You’re running your web site or blog and you’ve got an image you want to put up.  You put in the HTML something like this:

<img src="/images/myimage.gif" />

No problem - you load up the site and it looks great.  You check your RSS feed and it looks good.  And why wouldn’t it?  When a browser hits your page or a reader looks at your feed, it’s all coming from, so the site-relative URL gets translated to  No problemo.

Then you decide you want the benefits of a syndication site like FeedBurner - it reduces your bandwidth usage and has some other value added features.  Good times.  You sign up, get your feed cranking through it, and go check it out.  It looks horrible - all of your image links are broken!  What’s going on?

The problem is the relative URL - now that the feed is coming from, the relative image URL gets translated to, which is plainly wrong.  Whatcha gonna do, brother, whatcha gonna do?

If you have an ASP.NET-based site, I created an answer:  The UrlAbsolutifierModule.  It’s an HttpModule that filters through content and converts URLs in HTML tags from relative to absolute.  You can even configure it to only process certain pages or handlers, so you only process, say, your RSS feed.

Note: I wrote it to be pretty aggressive - anything that looks like HTML (encoded/embedded in XML, straight HTML, a code snippet you might have embedded in a blog entry, etc.) will be updated if it’s run through this filter.  If you use it, you will definitely want to be selective about which pages it processes and not just throw it carte blanche on your site.  By that same token, if it’s not HTML (like if it’s your RSS feed and the URL is in the channel/link element of your feed XML), it won’t be looked at.

Included in the compiled package:

  • The UrlAbsolutifierModule assembly.
  • XML class documentation.
  • A readme explaining how to use it with an example showing how to configure it for use with Subtext, my blog of choice.

Included in the source package:

  • Source for the UrlAbsolutifierModule assembly.
  • Unit tests and a demonstration web site showing it in action.
  • The very same readme explaining how to use it.

Want it? Need it? Come and get it. Yours, free, at (of course) your own risk.

[Download UrlAbsolutifierModule 1.0.0 Compiled]

[Download UrlAbsolutifierModule 1.0.0 Source]

Version History: 1.0.0: First release.

gaming, xbox comments edit

After a long, heated discussion with an Xbox Live support technician last night, it turns out that my latest issue - where I’m unable to get the latest dashboard update so I can’t log into Xbox Live - is actually pretty common.  According to the technician, they’ve been getting hammered with calls from people who are having the exact same problem.  These problems are coupled with the fact that the update has caused some unexpected new load on the Xbox Live servers (undoubtedly the use of the new Friends of Friends feature coupled) and that seems to be coupled with the unexplained issue that there are several folks like me who are just plain “locked out.”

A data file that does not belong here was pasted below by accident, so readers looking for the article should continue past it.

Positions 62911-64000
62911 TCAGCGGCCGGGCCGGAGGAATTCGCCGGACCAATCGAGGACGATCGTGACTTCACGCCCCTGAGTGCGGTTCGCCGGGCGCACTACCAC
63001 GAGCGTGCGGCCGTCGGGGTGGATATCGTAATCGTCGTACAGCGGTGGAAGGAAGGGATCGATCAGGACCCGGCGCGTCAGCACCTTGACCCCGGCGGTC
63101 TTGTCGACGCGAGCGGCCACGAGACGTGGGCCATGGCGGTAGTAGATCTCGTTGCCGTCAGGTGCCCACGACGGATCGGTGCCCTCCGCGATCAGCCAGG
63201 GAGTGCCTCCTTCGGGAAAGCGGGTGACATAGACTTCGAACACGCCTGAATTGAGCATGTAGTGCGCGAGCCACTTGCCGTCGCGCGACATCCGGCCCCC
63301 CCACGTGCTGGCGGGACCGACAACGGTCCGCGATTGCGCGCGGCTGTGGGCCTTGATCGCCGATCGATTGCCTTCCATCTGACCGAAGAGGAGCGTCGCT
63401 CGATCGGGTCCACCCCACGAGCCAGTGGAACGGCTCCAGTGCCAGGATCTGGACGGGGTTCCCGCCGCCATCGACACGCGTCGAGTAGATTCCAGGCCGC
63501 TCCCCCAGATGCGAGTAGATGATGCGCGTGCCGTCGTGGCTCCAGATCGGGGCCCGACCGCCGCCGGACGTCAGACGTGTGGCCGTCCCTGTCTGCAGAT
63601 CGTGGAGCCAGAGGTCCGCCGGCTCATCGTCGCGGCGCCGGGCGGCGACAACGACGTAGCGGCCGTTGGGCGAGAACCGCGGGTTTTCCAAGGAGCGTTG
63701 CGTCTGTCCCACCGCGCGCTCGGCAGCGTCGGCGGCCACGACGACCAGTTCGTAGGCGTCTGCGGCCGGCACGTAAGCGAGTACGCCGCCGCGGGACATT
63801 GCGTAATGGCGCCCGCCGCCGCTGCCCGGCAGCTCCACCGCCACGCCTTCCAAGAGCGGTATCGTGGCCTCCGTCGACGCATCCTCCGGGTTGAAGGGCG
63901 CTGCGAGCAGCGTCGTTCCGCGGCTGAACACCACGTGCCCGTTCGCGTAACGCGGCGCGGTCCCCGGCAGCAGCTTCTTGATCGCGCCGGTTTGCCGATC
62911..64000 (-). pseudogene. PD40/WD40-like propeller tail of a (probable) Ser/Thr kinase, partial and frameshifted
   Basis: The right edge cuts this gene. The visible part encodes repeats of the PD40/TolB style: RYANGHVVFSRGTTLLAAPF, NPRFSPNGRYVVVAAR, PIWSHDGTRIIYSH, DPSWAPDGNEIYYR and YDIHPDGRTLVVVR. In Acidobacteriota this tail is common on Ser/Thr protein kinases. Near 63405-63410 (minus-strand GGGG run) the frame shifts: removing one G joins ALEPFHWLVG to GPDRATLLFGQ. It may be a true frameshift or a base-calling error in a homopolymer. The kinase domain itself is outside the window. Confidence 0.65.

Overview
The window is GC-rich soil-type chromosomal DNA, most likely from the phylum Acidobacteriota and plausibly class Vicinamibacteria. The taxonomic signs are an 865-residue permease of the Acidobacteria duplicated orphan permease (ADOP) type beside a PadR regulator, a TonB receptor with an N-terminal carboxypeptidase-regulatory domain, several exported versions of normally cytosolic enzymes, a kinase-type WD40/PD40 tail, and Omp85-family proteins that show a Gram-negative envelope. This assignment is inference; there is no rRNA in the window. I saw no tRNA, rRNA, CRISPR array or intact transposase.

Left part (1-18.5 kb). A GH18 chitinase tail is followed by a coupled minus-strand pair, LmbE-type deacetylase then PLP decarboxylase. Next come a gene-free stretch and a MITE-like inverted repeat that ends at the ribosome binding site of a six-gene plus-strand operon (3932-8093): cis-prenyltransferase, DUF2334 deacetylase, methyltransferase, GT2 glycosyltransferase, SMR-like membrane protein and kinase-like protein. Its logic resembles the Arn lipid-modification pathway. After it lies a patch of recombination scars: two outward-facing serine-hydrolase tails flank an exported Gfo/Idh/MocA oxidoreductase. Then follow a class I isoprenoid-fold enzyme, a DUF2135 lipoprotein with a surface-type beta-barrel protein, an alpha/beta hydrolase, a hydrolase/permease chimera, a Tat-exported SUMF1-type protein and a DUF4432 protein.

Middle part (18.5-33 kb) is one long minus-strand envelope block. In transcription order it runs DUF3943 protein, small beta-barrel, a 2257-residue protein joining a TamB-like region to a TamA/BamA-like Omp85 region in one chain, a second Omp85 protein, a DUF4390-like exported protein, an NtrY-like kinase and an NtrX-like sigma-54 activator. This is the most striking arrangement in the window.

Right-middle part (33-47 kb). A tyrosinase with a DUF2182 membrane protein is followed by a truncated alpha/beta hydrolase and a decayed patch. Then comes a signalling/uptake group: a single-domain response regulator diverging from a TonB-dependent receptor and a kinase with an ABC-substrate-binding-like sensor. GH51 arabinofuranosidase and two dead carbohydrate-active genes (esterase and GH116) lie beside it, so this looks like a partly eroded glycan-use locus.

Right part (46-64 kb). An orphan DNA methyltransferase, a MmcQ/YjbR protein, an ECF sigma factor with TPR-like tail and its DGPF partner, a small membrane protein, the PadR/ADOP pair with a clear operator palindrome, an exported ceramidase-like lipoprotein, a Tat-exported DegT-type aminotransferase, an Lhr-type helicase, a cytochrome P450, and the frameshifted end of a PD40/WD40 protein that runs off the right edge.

They’re going to send me a DVD with the last dashboard update on it (not the Fall 2007 one, but the Spring 2007 one) and that’s supposed to at least unlock things long enough for me to recover my profile so I can play… well, anything.  Can’t do much without your profile.  As for being “unlocked,” the answer was just to “keep trying to take the update

  • when you can take it, you know it’s fixed.”  No ETA on that, by the way.

I’m surprised no gaming sites have reported this issue, but then, I’m sure this crap happens on every dashboard update.

UPDATE: The problem was corruption on my hard drive. They ended up sending me a new hard drive.

General Ramblings comments edit

FieldsI’ve got screen protectors on my PSP, my new iPod Classic, and various PDAs.  I’ve tried several different brands, but I have to say my favorite is, by far, Martin Fields.  Easy to apply and you can’t even tell you’ve got anything on there.  Not only that, but their scratch resistance is amazing and they’re washable and reusable.  Replace your iPod?  Move the screen protector to the new one.

They’re not too expensive, either.  At the time of this writing, both the PSP and the iPod Classic protectors are $12.99.

Interestingly, I always forget the name of the place, then I go research whenever I get a new device and end up getting one of these.  I figured I’d blog it so I can remember for next time.